Twelve team members filed into the architect's office. Many were wearing scrubs, some were doctors straight from surgery or nurses between appointments. They gathered around the architect's desk—crammed into a place meant to seat only six—and interviewed him.
"The experts we worked with probably would have preferred to talk with just the owners," says co-owner Dr. Ron Doversberger. "But we wanted everyone to be involved every step of the way." Staff members jumped right in, asking about the architect's fees and strategies for staying on budget and requesting photographs of other projects the firm had designed, Dr. Doversberger says.
For the second time in 30 years, Magrane Pet Medical Center won a Veterinary Economics Hospital Design Competition award. At left: The practices 1973 Hospital of the Year cover feature.
This scene played out many times during the 24-month planning and building process for Magrane Pet Medical Center in Mishawaka, Ind. Team members interviewed contractors, chose color samples, arranged the floor plan, and more. The result? A 2003
Hospital Design Competition Merit Award. The overall impact? A practice that all 27 team members, from doctors to kennel attendants, are happy to work in—and that clients and patients love to visit.
The force is with them
The building process reflects a focus on teamwork that makes task forces a way of life at Magrane Pet Medical Center. "We create task forces for whatever need exists," says co-owner Dr. Kathleen Neuhoff. "Team members attack and resolve the issue, then the task force disappears. This idea stems from a team autonomy concept that we've been developing for close to 20 years, and it works phenomenally well."
Award-winning floor plan
In all, five crews tackled the building project, focused on such issues as site selection, design, construction, and public relations. "All staff members are invited to volunteer for a task force," says technician Jenny Sutherland. "It's great to participate, because the owners take all our suggestions seriously and appreciate input from anyone."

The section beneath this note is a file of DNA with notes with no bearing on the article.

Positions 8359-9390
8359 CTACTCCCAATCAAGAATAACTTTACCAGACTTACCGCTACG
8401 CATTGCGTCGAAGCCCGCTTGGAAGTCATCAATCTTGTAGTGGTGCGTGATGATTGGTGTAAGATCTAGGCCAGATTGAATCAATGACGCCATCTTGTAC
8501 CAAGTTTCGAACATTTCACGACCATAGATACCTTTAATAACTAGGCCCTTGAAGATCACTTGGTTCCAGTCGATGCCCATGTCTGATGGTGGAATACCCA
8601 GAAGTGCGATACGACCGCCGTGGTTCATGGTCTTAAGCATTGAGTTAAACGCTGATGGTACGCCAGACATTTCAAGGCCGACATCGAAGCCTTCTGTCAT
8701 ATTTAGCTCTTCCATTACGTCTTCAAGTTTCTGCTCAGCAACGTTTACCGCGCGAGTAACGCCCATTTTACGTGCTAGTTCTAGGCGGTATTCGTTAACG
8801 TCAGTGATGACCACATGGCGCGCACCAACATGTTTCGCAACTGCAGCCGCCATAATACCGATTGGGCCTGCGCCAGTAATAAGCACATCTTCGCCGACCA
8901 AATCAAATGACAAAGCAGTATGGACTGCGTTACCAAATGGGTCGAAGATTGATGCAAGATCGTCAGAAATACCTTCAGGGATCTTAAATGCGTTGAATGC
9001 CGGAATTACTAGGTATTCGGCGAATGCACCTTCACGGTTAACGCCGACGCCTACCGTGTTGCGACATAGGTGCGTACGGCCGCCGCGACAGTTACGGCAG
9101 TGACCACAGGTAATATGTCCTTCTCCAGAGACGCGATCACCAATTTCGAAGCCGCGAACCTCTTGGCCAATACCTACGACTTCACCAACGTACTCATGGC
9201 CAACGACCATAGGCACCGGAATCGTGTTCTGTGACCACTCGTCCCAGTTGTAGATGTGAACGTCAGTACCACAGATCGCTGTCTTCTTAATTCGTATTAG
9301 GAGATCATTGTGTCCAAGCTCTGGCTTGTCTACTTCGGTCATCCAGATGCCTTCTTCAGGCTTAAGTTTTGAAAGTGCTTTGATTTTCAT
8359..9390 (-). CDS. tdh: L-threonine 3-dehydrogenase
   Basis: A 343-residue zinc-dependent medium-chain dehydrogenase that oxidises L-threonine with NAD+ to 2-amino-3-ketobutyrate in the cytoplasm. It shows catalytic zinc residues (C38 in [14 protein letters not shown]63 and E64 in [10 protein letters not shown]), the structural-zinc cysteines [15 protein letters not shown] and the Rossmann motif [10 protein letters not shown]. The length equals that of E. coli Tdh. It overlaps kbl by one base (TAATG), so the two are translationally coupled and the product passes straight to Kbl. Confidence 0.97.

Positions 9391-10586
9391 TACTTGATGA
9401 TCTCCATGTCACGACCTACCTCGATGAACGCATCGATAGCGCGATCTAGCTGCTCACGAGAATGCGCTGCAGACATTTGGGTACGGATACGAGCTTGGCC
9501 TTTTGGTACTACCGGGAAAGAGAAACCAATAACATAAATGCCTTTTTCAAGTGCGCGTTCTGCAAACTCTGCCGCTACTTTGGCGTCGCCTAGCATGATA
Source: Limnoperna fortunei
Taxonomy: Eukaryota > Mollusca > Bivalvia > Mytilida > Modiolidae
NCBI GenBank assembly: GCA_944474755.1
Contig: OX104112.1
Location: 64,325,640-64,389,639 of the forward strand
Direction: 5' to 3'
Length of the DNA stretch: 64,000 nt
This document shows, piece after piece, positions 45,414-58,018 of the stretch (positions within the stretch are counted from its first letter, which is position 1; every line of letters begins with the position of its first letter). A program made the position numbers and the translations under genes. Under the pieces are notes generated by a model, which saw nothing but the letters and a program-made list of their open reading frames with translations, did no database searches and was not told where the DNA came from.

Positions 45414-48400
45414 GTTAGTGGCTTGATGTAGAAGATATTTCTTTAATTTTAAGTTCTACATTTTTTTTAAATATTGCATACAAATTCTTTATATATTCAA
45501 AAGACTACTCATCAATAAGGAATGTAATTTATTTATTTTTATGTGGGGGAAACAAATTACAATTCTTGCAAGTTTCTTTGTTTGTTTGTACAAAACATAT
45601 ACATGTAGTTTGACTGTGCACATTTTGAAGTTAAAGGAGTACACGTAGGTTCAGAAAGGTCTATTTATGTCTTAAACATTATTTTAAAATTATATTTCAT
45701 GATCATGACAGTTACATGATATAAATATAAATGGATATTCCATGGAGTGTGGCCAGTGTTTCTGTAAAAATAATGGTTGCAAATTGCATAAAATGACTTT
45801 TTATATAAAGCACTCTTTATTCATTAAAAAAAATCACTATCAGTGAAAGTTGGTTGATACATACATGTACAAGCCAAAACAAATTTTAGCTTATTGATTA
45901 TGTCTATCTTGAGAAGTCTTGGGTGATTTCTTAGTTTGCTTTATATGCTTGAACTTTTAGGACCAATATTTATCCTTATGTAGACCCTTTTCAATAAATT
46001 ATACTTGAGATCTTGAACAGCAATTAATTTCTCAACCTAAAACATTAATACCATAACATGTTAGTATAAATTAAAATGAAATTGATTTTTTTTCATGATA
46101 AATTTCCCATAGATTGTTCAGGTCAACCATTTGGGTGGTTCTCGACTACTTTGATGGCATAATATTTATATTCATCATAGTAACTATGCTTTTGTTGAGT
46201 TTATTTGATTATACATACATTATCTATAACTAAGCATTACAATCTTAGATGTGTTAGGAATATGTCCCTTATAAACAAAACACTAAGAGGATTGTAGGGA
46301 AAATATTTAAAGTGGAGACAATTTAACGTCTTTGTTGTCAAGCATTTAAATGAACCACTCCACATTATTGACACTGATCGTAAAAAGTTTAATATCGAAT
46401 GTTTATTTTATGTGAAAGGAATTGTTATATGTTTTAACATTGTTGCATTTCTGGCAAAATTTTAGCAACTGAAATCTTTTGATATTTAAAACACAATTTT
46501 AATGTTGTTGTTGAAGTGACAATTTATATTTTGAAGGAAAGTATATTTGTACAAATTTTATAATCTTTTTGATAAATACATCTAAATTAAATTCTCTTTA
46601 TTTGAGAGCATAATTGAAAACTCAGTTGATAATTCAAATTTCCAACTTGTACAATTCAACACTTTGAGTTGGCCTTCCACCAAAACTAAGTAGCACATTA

To get started, the owners closed the practice for the day and all employees met offsite to discuss the different facets of building a practice. "Over the next few months, we had people visiting other practices for ideas, attending the
Hospital Design conference, completing a demographic study, talking with the developer, interviewing architects, and helping in every facet of the design," Dr. Doversberger says.
The lab and pharmacy, directly behind the exam rooms, become one large room with the open pass-through in the middle. This set-up gives privacy while being practical.
During that time, the task forces met weekly—or more frequently—to stay on track. Some crews were more active at different times in the process. For example, the site crew spent more time doing legwork in the beginning. As the project neared completion, the moving crew kicked into gear.